ADVFN Morning London Market Report: Thursday 7 October 2021

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London open: Stocks rally amid US debt ceiling hopes


London stocks rose in early trade on Thursday as worries about gas prices eased and amid hopes for a deal on the US debt ceiling.

At 0840 BST, the FTSE 100 was up 1% at 7,064.05.

Richard Hunter, head of markets at Interactive Investor, said: “Risk appetite has briefly returned for investors, although sentiment remains delicately poised.

“Progress on debt ceiling talks in the US seems to suggest a temporary deal to avoid default, which gave markets a shot in the arm as the trading session progressed. At the same time, indications that Russia may be stepping up gas supplies also steadied energy prices, which have been the main culprit for the volatility which is currently being experienced.

“UK markets have also regained some ground, although as yet unable to recover the losses of the last few trading sessions.

“The spike in natural gas prices is seen as having a more profound impact in European economies and any resultant restriction on growth would negatively impact the largely cyclical constituents to be found within the premier index. At the same time, the perceived slowing of momentum in the UK economic recovery, particularly given the removal of various government support schemes, has had a notably damaging effect on the more domestically focused FTSE 250.”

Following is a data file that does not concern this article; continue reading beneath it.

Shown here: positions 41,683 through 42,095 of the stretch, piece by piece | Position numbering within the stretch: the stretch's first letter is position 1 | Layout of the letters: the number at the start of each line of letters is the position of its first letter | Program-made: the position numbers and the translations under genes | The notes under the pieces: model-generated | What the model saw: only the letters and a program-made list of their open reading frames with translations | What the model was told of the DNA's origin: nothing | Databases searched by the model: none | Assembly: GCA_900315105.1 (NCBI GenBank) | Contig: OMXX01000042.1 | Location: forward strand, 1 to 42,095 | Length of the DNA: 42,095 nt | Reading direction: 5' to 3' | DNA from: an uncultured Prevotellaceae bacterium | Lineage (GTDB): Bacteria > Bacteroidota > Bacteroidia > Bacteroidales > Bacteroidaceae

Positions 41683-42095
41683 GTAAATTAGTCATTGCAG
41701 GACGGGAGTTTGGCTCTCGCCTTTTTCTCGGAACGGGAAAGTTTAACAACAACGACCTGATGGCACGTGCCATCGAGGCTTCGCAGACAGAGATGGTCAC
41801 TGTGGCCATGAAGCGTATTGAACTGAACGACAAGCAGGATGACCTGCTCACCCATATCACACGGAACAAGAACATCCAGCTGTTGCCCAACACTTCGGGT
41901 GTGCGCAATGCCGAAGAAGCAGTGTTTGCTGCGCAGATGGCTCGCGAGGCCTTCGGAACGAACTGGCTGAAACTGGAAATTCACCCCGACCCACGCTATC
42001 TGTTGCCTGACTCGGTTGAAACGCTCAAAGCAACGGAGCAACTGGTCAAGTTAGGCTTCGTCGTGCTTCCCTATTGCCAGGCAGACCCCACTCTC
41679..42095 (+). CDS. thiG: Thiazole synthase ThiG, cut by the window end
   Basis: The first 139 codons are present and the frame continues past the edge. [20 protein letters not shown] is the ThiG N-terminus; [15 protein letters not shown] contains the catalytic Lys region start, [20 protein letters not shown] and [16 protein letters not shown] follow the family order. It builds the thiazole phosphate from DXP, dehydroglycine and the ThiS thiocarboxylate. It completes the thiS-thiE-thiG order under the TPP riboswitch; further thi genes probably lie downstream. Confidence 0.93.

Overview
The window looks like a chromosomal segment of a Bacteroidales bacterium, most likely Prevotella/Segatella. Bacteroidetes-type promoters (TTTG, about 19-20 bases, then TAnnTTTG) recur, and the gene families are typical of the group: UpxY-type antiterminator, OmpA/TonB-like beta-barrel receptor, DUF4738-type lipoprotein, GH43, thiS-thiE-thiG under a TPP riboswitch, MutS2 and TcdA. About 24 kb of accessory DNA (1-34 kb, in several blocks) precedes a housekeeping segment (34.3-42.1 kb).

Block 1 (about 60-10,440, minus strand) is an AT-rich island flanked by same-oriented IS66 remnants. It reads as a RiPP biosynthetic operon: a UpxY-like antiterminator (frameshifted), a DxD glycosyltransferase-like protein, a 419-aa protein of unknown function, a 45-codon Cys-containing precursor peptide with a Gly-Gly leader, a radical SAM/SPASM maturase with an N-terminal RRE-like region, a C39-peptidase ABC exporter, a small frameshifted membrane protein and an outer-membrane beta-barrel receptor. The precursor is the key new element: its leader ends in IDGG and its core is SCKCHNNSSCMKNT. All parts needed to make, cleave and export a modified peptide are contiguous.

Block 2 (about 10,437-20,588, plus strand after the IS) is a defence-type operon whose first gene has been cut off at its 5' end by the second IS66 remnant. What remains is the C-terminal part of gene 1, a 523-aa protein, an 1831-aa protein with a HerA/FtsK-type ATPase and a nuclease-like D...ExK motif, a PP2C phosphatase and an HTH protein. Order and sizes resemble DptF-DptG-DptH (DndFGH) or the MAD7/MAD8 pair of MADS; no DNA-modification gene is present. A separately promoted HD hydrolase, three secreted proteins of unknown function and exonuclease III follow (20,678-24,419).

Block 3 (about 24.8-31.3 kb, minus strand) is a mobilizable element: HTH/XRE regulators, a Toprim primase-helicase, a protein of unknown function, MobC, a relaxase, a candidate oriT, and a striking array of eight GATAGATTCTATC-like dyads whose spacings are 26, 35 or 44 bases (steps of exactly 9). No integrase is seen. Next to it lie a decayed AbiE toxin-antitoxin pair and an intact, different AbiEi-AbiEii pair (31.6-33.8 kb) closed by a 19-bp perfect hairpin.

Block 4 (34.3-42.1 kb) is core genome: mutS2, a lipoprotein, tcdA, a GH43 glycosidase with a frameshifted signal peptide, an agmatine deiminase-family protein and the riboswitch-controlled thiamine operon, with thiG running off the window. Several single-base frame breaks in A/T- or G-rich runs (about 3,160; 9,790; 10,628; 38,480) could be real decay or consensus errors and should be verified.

In equity markets, mining stocks rallied, with Antofagasta and Anglo American both sharply higher.

Royal Dutch Shell was a touch firmer despite saying it expects third-quarter cash flow to be “significantly” impacted by surging gas and electricity prices. The company said it would take a $400m hit to earnings from Hurricane Ida which hit the Gulf of Mexico in August.

Paper and packaging group Mondi was also in the black after it reported a jump in third-quarter earnings as it benefitted from higher prices and strong demand.

Fund management services provider JTC rallied after it raised £78.9m in a placing to help fund the acquisition of US-based SALI for up to $236m.

On the downside, homeware retailer Dunelm was knocked lower by an initiation at ‘sell’ by Investec.

KingfisherTaylor WimpeyDS SmithMorgan SindallSynthomer and Vistry were all weaker as they traded without entitlement to the dividend.


Top 10 FTSE 100 Risers

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# Name Change Pct Change Cur Price
1 Antofagasta Plc +3.24% +41.50 1,323.50
2 Anglo American Plc +2.89% +73.00 2,599.00
3 Fresnillo Plc +2.86% +22.80 818.80
4 Smurfit Kappa Group Plc +2.55% +96.00 3,858.00
5 Johnson Matthey Plc +2.46% +62.00 2,580.00
6 Crh Plc +2.43% +82.00 3,454.00
7 Experian Plc +2.17% +66.00 3,113.00
8 Informa Plc +2.13% +12.00 574.20
9 Mondi Plc +1.99% +35.50 1,823.50
10 Scottish Mortgage Investment Trust Plc +1.93% +26.00 1,373.00


Top 10 FTSE 100 Fallers

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# Name Change Pct Change Cur Price
1 Kingfisher Plc -2.01% -6.50 316.10
2 Taylor Wimpey Plc -1.01% -1.50 146.50
3 Sainsbury (j) Plc -0.69% -2.00 288.70
4 Lloyds Banking Group Plc -0.65% -0.30 45.75
5 Smith (ds) Plc -0.61% -2.40 388.00